U-turn on pay cuts for top civil servants followed lobbying

 

THE GOVERNMENT’S controversial U-turn on pay cuts for top public servants followed strong lobbying by their staff association that any cuts should take account of money lost as a result of the abolition of a bonus scheme which averaged 10 per cent of salary.

Official Department of Finance files show the Association of Assistant Secretaries and Higher Grades said it had legal opinion that the performance-related bonus scheme, which the Government initially suspended for 2008 and later scrapped permanently, formed an integral part of members’ remuneration packages.

The association contended that the bonus scheme represented “an arrangement whereby part of that remuneration is simply deferred pending an independent assessment of performance”.

The files also show that the secretary general for public service management in the Department of Finance, Ciaran Connolly, had urged Minister Brian Lenihan to accede to a request from the association for a meeting in advance of the budget.

“I appreciate the pressures on your time at present but, in view of the position in the Civil Service management structures of the grades which the association represents (and bearing in mind that they are not part of Ictu), I would recommend that you meet a delegation from the association in the next couple of weeks and before any decisions are announced arising from the Review Body’s report,” he said.

In the budget in December, Mr Lenihan announced pay cuts of 8 per cent for assistant secretaries and 12 per cent for deputy secretaries in Government departments.

He also announced the termination of the performance-related bonus scheme.

However, a fortnight later the Government decided that the extent of these reductions – which were based on the findings of the Review Body on Higher Remuneration – should be scaled back on the basis that the cumulative effect of both of these cuts on staff in these the grades would have been unfair.

The level of the cuts were reduced to between 3.3 and 5.5 per cent after the abolition of the bonus payments was taken into account – a move which has been strongly condemned by unions for lower-paid staff.

The files also reveal that Mr Connolly separately told the Minister that there was a risk that the proposed approach to scale back the cuts would “attract criticism from news media or unions representing lower-paid public servants which could focus solely on the reduction in the salary scale while ignoring the reduction through the suspension of the award scheme”.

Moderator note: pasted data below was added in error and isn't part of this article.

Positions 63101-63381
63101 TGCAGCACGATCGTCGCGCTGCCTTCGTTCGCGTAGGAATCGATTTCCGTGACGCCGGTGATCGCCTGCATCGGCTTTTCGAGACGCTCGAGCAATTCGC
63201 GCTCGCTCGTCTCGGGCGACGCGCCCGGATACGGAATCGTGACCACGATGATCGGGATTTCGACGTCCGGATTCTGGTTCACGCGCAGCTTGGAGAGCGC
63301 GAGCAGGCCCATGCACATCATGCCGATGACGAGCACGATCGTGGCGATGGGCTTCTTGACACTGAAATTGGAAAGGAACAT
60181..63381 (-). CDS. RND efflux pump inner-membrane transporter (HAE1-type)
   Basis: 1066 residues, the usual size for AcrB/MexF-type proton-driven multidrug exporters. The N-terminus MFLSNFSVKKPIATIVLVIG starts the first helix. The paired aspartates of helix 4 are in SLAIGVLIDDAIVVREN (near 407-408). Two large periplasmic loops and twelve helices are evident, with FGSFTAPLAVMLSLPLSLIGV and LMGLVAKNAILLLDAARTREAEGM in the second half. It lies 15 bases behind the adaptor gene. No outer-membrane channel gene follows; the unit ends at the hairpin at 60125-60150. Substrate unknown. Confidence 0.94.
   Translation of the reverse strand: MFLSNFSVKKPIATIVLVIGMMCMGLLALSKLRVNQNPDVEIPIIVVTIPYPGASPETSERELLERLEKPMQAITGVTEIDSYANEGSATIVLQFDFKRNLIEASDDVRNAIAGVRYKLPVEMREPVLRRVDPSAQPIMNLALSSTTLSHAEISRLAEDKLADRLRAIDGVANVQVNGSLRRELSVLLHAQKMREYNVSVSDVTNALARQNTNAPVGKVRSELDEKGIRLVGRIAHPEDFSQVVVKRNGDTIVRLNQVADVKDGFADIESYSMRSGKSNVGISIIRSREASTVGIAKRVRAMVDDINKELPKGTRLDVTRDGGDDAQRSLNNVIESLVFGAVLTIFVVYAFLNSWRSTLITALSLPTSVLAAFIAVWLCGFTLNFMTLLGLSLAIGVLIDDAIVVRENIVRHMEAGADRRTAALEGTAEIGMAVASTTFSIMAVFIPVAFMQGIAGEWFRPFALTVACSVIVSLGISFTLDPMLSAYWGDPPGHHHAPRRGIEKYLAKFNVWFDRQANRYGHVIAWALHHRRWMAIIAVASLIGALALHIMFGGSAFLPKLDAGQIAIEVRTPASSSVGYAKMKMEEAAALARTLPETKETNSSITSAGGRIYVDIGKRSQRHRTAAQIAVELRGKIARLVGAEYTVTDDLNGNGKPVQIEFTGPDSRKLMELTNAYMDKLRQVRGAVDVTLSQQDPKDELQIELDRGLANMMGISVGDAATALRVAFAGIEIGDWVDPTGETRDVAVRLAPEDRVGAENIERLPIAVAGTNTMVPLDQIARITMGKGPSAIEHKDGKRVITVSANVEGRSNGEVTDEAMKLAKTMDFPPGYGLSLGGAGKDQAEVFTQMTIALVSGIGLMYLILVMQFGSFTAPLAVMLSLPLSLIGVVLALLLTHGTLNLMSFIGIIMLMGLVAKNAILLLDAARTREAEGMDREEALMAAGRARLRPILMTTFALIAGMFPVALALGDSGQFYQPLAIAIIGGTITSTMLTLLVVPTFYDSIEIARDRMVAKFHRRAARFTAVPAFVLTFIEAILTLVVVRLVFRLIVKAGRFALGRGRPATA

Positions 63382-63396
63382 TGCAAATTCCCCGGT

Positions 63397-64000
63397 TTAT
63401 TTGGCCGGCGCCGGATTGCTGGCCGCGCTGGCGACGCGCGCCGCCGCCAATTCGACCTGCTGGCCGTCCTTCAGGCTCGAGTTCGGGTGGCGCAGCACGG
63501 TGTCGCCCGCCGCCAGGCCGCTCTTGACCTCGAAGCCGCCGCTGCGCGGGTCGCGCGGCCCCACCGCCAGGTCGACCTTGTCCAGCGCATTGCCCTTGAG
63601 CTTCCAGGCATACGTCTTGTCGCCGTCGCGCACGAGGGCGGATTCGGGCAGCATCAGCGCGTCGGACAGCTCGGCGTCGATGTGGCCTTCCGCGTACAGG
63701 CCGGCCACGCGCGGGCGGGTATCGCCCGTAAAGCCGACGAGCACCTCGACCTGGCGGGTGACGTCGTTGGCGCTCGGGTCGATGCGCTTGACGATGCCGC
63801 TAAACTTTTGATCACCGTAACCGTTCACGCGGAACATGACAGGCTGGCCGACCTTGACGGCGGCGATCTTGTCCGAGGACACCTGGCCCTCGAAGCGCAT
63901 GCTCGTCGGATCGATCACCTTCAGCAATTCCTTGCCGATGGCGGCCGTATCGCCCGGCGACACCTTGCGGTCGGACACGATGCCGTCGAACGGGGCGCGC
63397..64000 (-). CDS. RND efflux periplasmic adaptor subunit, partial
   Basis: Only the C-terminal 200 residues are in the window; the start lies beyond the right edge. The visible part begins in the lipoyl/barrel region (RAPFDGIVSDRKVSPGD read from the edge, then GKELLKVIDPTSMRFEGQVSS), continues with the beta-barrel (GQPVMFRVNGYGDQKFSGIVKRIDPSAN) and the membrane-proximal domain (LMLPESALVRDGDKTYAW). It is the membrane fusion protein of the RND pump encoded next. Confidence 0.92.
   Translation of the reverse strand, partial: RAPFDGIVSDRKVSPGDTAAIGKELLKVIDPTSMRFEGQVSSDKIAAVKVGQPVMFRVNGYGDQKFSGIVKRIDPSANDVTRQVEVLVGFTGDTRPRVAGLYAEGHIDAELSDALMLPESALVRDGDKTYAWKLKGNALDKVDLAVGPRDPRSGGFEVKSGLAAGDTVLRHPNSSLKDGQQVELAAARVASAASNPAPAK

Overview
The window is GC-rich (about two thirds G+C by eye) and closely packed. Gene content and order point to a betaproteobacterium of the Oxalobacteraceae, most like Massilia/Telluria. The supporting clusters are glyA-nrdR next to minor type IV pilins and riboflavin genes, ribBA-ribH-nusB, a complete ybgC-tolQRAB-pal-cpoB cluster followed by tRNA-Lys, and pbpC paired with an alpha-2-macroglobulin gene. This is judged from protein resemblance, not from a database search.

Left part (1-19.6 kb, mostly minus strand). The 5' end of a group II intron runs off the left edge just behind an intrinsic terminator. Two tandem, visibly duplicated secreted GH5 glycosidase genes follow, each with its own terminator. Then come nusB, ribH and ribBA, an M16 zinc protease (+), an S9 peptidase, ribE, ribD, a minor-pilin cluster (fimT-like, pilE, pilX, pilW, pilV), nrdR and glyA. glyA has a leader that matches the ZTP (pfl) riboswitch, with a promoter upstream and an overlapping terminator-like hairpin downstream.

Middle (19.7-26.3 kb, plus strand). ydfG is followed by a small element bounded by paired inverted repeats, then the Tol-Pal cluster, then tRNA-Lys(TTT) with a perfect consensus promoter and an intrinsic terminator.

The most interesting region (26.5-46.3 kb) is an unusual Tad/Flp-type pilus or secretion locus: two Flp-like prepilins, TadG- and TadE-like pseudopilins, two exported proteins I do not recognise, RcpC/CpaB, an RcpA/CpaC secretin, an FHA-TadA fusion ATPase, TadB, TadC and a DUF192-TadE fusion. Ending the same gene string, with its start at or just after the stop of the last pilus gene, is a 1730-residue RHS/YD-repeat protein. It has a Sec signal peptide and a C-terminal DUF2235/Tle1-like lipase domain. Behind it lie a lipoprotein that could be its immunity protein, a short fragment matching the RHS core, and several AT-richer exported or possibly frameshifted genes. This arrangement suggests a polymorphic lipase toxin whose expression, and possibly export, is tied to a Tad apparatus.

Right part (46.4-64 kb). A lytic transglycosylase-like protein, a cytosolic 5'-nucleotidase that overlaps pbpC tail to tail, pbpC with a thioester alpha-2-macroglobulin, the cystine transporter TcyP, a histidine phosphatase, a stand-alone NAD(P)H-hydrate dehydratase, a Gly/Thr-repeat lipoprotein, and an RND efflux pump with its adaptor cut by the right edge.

“It is important that the presentation of this issue refers to the full reduction incorporating the effects of the suspension of the awards scheme resulting in overall reductions of 11.8 per cent for assistant secretaries and 14 per cent for deputy secretaries,” he said.

The official documents reveal that the Association of Assistant Secretaries and Higher Grades complained in a written submission to the Minister for Finance at the end of October that bonus payments due for 2008 had been retrospectively scrapped.

It argued that if further pay cuts were being envisaged then the abolition of the bonus payments for 2008 should be taken into account.

“As already stated, our members are prepared to play a significant role in the alleviation of the current difficulties and, while we are simply seeking equity of treatment, we have the distinct sense that we are not being heard,” the chairman of the association, Bryan Andrews, stated.

The association had earlier argued in correspondence with the Department of Finance that “while receipt of the performance-related element of pay is obviously not guaranteed to any individual, the scheme is part of our members’ basic remuneration package and amounts to an arrangement whereby part of that remuneration is simply deferred pending an independent assessment of performance”.